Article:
After Alex retrieved the note, he sat down and read it silently. It was the tempestuous hand written note of an upset young girl. She protested being left alone so much by her mother and father. She told her father to go off and leave her alone. It was a young girl’s confrontation and threat, and it was signed; “Lorraine”.
Alex guessed that it preceded the death of the girl's father while sailing, casting a dark cloud over her father’s death. Did the father read the note, and did he hide it?
Alex fumbled for his real estate notes and found the names of the family, and Lorraine’s last phone number in New Haven. Alex sat back, poured himself a cup of black coffee and dialed the number.
*** *** ***
Lorraine awoke from her sleep with a sickening start. She had been having a recurring dream. The dream had variations, but theme remained the same: She was back in Minnesota, alone in their old house by the Lake. She was searching the living room for a note she wrote to her father so many years ago. What had happened to it? She needed to get the note back and destroy it so that no one would know the terrible things she had written! But a strong wind from a window blew her backwards, pushing her out the front door and away from the house. Then there were the voices, and police lights, and the rush of people around her... she went spinning away.
Now Lorraine sat up in bed. Once again she had been visited by the nightmare of her father’s death. She was filled with sadness, and the pain of a secret she had kept to herself for so many years.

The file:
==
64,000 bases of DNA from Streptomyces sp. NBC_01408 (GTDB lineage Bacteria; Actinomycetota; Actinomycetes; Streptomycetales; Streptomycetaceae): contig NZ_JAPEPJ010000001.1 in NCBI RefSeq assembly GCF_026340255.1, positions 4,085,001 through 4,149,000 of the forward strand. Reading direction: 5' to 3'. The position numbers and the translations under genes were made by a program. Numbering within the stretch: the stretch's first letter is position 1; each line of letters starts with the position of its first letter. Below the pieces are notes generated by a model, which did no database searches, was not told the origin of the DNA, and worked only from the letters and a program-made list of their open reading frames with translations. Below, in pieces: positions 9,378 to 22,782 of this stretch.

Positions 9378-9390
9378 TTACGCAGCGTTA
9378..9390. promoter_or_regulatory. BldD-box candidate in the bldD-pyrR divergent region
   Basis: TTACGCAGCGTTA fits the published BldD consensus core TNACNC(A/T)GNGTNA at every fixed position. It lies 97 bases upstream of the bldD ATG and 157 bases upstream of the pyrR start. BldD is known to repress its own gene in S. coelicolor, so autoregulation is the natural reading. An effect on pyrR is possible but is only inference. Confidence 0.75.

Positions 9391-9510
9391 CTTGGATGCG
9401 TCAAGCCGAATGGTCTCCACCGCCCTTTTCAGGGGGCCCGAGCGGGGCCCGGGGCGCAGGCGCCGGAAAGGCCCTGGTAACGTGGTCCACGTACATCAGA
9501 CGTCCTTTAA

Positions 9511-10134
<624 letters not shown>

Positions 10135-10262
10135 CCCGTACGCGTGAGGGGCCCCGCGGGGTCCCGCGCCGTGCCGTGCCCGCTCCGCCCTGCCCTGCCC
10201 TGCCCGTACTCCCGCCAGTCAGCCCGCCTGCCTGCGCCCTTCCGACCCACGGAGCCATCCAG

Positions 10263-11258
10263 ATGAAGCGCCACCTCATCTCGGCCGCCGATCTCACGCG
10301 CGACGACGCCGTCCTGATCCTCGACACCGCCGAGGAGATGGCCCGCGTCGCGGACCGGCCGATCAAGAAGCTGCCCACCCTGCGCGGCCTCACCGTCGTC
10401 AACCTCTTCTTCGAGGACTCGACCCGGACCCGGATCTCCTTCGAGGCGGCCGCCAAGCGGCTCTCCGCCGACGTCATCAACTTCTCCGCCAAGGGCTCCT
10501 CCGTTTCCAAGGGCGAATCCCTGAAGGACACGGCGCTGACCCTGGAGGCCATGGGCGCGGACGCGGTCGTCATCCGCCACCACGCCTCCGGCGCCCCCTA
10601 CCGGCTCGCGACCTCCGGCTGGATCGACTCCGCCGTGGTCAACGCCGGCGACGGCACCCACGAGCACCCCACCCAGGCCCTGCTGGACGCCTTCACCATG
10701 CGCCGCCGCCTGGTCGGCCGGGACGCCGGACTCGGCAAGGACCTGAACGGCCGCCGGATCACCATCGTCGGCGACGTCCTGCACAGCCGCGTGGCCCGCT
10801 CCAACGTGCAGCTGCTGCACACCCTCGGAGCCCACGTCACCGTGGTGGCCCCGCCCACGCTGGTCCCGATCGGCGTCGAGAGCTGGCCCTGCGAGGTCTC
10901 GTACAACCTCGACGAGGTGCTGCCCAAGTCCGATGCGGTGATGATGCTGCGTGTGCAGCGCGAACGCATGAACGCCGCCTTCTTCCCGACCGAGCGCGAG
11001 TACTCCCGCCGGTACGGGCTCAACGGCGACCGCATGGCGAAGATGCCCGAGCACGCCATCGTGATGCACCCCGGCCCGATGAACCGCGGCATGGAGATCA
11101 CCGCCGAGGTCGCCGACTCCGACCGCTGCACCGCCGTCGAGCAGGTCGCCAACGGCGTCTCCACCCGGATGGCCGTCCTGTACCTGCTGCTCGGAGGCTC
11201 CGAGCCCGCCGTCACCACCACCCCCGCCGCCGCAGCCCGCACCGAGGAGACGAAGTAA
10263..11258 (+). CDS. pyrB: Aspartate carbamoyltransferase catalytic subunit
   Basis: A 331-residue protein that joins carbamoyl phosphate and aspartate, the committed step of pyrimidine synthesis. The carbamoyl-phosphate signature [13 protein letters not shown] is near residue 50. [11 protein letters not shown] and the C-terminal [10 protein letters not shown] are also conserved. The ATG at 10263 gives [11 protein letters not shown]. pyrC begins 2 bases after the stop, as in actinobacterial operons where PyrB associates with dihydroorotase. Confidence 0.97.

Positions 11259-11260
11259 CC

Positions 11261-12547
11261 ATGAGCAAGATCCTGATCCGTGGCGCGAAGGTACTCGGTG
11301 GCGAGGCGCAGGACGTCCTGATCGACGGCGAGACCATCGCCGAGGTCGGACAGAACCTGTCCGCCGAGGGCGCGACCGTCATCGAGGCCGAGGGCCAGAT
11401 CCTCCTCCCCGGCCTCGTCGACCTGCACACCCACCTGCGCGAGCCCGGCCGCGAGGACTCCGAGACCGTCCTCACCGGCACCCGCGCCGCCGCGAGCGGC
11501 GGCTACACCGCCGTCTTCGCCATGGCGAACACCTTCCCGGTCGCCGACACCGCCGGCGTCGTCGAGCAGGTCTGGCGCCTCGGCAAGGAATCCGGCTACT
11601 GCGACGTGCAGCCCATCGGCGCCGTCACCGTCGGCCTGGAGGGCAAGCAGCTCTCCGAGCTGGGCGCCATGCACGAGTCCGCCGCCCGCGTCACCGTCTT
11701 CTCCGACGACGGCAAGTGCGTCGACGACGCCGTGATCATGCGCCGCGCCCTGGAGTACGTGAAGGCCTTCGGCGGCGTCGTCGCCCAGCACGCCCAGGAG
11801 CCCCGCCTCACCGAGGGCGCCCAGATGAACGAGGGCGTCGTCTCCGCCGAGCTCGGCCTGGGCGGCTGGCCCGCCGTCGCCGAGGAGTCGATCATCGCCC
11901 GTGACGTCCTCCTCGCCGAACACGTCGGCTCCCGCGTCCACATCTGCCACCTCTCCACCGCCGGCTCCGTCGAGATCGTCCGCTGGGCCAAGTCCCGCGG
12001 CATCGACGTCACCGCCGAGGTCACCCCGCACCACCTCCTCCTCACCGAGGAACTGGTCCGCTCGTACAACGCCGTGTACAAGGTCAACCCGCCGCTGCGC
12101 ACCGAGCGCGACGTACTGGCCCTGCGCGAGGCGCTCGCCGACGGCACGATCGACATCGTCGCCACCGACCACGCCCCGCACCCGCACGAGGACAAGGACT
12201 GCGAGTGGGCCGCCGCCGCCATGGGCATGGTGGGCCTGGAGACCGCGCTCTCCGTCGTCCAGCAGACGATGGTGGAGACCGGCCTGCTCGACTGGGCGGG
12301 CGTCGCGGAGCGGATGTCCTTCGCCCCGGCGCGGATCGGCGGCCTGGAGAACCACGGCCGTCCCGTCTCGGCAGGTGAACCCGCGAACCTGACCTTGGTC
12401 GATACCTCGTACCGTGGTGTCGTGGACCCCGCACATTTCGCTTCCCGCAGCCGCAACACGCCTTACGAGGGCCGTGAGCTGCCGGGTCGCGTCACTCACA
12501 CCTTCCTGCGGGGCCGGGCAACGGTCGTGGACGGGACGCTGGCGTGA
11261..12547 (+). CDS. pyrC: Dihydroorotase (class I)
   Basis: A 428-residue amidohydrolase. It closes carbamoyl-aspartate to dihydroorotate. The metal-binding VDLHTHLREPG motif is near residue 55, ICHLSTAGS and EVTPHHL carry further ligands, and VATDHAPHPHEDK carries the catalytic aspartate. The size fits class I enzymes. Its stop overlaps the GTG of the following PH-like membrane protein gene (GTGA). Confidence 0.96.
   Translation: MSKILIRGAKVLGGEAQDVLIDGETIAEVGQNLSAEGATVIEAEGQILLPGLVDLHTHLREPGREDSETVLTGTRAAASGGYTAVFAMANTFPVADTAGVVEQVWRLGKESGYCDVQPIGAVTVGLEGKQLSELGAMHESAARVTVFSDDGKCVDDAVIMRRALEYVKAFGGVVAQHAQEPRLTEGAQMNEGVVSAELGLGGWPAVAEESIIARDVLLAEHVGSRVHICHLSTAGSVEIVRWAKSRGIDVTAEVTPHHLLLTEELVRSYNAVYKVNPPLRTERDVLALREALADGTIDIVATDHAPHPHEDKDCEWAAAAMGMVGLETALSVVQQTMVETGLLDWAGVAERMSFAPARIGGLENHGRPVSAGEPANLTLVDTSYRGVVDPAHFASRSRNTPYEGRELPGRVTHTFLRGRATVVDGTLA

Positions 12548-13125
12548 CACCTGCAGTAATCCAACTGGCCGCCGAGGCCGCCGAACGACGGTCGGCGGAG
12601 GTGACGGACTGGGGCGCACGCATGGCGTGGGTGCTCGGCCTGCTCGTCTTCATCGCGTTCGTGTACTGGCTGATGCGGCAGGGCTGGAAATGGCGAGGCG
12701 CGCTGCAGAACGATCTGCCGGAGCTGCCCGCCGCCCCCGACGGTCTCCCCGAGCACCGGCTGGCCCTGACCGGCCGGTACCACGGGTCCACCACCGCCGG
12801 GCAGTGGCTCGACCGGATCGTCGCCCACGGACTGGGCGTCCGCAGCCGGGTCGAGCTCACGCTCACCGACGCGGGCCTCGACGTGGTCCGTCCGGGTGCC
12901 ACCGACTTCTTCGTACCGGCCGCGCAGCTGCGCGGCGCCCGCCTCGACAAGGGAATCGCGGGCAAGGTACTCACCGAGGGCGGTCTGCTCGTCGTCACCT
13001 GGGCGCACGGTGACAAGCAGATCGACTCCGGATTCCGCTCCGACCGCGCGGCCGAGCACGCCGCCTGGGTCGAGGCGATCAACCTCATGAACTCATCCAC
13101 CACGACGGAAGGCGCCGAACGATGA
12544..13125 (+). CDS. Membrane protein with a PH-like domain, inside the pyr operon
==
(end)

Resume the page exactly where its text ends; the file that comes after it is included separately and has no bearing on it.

Lorraine’s attention snapped back to the present. - The telephone was ringing....
Lorraine answered it and heard a gentle voice at the other end.
”Is this Lorraine?” Asked the voice.
"Yes" she replied.
“My name is Alex. In my house where you once lived, I have found a note you wrote many years ago”.
Friday, July 20, 2007
Tour de Tonka Banner
Tuesday, July 17, 2007
Monday, July 16, 2007
Cottegewood. Nineteen seventy six.
Lorraine left the Deephaven School and rode her cool blue CITOH 10-speed bicycle across the bridge to Cottagewood. She “tacked” her way into the wind, up Cottagewood Avenue and by the General Store. She made a short turn and arrived at her house. It was a blustery autumn day, but the sun was warm.
When she opened the front door she found the house quiet and empty. It was Friday. Mom was off traveling again and Dad would not be home for hours. When he came home he would be frazzled and he would hurriedly rush out to sail his boat alone. He "would invite her along”, but he was going to meet some friends in Wayzata Bay.
It seemed to Lorraine that is all her Dad cared about on weekends. Sailing, his friends in the Wayzata Yacht Club....and to get away from everyone else.
She was left alone again, but today she was going to do something about it. A girlfriend’s 16 year old brother had invited them for a ride in his hot new Monte Carlo.